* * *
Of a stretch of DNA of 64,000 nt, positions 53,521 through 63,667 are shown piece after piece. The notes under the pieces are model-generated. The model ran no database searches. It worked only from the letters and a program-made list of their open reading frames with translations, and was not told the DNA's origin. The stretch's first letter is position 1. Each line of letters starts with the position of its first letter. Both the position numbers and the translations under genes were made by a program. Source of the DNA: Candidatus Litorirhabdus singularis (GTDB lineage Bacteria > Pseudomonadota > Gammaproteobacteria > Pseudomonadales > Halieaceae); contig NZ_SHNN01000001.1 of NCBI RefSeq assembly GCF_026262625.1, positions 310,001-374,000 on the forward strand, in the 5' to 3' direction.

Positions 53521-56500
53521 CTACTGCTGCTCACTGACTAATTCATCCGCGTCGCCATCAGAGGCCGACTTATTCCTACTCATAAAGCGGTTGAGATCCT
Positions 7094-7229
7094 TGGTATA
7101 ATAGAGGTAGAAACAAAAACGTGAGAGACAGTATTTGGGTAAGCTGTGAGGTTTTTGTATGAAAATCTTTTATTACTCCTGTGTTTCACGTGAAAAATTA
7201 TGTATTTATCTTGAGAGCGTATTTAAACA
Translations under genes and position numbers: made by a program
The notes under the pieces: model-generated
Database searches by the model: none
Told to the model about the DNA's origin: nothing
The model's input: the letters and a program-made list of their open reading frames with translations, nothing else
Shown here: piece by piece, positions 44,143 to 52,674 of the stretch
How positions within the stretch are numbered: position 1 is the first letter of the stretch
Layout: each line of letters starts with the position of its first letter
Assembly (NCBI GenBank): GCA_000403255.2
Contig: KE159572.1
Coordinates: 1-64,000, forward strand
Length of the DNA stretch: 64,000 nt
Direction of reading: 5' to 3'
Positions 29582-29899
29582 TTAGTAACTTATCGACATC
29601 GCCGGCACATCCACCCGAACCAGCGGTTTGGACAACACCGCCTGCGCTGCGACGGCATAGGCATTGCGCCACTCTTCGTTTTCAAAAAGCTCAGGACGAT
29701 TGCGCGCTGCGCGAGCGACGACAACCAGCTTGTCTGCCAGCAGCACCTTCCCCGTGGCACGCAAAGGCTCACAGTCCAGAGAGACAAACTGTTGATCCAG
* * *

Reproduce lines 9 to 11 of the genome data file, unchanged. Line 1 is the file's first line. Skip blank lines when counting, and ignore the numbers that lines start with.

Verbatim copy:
The notes under the pieces: model-generated
Database searches by the model: none
Told to the model about the DNA's origin: nothing